Pacific Seahorse, Hippocampus ingens
The Pacific Seahorse, Hippocampus ingens, whose common Spanish name is caballito del Pacifico, is a member of the Pipefish and Seahorse or Syngnathidae Family, known collectively as peces pipa and caballitos de mar in Mexico. Globally, there are fifty species in the genus Hippocampus, of which four are found in Mexican waters, three in the Atlantic and one in the Pacific.
The Pacific Seahorses have elongated bodies that feature a curved neck and a head at a right angle to the body. Their color varies from various shades of red, yellow, tan, brown, gray, black or green, which allows them to blend into their surroundings. Most have white spots or crossbands and lines. Mature females have a dark patch below their anal fin. Their head has an elongated snout with a crown-like structure on top that is moderately high in large males; it is tilted back with five points and a high plate at the front with prominent spines that can vary from rounded bumps to well-developed spines with blunt tips around the eyes and on the cheeks. Males have a large keel on their chests. They have small anal fins with four rays and have no caudal fin. Their dorsal fin is large with an elevated base and 19 to 21 rays. Their pectoral fins are small and have 15 to 17 rays. Their body has 39 to 41 rings.
The Pacific Seahorses are normally found well offshore between the surface and depths of 350 feet; they are associated with reefs, weed beds, sea whips, and gorgonians. They reach a maximum length of 30 cm (12 inches). They lack teeth and stomachs and consume bottom-dwelling planktonic organisms using a sucking action. In turn they are preyed upon by Bluefin Tuna and Yellowfin Tuna. Reproduction involves females depositing eggs in the male’s broom pouch where they are fertilized and remain from ten days to six weeks until they hatch as miniature adults. They are a poorly studied species and very little is known about their behavioral patterns.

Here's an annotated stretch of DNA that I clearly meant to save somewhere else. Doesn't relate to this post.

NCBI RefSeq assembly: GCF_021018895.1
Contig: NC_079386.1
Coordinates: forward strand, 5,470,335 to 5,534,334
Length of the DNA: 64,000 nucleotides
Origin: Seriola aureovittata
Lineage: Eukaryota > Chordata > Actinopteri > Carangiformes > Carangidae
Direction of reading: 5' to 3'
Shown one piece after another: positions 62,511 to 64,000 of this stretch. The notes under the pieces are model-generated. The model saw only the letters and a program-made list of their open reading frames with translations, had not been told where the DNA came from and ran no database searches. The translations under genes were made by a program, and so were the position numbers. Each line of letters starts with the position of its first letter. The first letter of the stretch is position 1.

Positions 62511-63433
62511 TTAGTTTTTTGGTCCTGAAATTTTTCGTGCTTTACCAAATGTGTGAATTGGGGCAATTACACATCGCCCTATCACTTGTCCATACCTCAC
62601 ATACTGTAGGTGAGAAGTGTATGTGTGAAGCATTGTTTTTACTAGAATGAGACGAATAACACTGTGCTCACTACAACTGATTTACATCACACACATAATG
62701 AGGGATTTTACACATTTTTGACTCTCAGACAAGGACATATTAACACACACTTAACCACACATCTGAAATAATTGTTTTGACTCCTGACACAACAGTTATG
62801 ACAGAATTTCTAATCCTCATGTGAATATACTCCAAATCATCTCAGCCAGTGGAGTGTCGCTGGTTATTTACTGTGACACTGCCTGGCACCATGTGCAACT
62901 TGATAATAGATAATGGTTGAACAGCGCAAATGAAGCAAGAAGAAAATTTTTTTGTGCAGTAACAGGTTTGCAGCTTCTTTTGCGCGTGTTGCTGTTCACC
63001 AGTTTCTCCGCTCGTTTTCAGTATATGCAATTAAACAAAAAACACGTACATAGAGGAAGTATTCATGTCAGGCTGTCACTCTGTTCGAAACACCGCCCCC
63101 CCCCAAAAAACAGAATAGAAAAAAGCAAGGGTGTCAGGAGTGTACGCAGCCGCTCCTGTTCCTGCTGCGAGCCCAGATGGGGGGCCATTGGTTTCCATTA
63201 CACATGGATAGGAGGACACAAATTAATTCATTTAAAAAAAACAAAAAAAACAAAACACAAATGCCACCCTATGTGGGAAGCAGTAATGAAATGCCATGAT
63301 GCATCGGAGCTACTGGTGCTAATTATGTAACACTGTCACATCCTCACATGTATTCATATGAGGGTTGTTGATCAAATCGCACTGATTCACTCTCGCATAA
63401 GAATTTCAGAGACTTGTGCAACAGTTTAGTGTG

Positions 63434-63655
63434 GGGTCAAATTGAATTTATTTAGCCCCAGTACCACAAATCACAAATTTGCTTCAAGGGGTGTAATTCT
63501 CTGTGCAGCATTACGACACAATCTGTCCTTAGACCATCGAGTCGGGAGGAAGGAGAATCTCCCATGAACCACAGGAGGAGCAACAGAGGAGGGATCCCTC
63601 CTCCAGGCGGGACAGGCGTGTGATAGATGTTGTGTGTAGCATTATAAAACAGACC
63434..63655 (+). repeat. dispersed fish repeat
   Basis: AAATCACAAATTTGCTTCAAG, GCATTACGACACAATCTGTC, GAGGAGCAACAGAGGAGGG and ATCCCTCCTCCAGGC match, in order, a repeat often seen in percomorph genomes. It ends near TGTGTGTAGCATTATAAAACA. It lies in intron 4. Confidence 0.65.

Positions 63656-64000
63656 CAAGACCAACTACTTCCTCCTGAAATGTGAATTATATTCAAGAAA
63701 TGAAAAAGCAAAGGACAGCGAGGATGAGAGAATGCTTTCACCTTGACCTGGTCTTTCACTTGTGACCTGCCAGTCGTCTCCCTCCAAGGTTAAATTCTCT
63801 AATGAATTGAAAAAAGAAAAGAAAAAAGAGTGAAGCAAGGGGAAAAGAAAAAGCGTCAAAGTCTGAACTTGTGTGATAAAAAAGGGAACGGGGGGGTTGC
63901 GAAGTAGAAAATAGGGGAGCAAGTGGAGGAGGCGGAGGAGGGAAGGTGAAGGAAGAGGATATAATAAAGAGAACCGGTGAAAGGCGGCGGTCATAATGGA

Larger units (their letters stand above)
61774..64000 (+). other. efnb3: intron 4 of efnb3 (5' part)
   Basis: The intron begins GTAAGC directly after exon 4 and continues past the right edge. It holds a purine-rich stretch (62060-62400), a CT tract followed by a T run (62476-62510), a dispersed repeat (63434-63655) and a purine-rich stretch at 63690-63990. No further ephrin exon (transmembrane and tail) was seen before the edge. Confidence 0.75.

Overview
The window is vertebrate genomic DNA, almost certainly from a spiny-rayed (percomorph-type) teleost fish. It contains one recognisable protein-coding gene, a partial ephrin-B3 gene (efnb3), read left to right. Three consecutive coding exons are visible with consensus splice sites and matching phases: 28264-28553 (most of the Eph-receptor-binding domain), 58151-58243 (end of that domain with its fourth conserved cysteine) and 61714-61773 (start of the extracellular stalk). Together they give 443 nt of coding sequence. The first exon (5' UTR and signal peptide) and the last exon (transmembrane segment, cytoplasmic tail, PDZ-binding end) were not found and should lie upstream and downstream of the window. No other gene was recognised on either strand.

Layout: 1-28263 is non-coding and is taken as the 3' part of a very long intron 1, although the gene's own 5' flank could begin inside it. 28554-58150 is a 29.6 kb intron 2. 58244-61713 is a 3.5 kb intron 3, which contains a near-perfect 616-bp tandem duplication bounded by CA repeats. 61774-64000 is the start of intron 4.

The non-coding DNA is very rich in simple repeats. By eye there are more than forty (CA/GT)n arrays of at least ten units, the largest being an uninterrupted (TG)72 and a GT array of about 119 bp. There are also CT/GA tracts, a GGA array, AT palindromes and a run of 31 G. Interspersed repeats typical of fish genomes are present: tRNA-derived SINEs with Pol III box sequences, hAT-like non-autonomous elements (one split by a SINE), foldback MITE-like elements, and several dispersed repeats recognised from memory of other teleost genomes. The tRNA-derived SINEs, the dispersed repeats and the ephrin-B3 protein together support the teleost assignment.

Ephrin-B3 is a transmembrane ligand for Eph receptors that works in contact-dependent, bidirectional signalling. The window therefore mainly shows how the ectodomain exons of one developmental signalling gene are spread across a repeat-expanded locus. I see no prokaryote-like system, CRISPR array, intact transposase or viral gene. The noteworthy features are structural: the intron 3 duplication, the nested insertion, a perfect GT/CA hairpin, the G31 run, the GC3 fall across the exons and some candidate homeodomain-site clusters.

The Pacific Seahorses are found in all Mexican waters of the Pacific.
The Pacific Seahorse is straightforward to identify due to its characteristic shape and cannot be confused with any other species.
The Pacific Seahorses have historically been caught in abundance in Ecuadorian and Peruvian waters as a by-catch of shrimp trawlers at levels approaching 400,000 individuals per year. They are used throughout Latin America as curios, in traditional medicine, and in the live aquarium trade where they are sold at levels of 150,000 per annum. From a conservation perspective, they are currently considered Vulnerable with populations decreasing by 30% over the last ten years. They are prone to degradation of habitat from coastal development and commercial demand. They also have high site fidelity and relatively small broods. At present they remain unregulated. They are available live via the internet for approximately $150.00 per specimen.
Pacific Seahorse, Hippocampus ingens. Three fish provided by the commercial fishermen of the greater Los Cabos area, Baja California Sur, June 2011. Length: 15.2 cm to 17.7 cm (6.0 to 7.0 inches).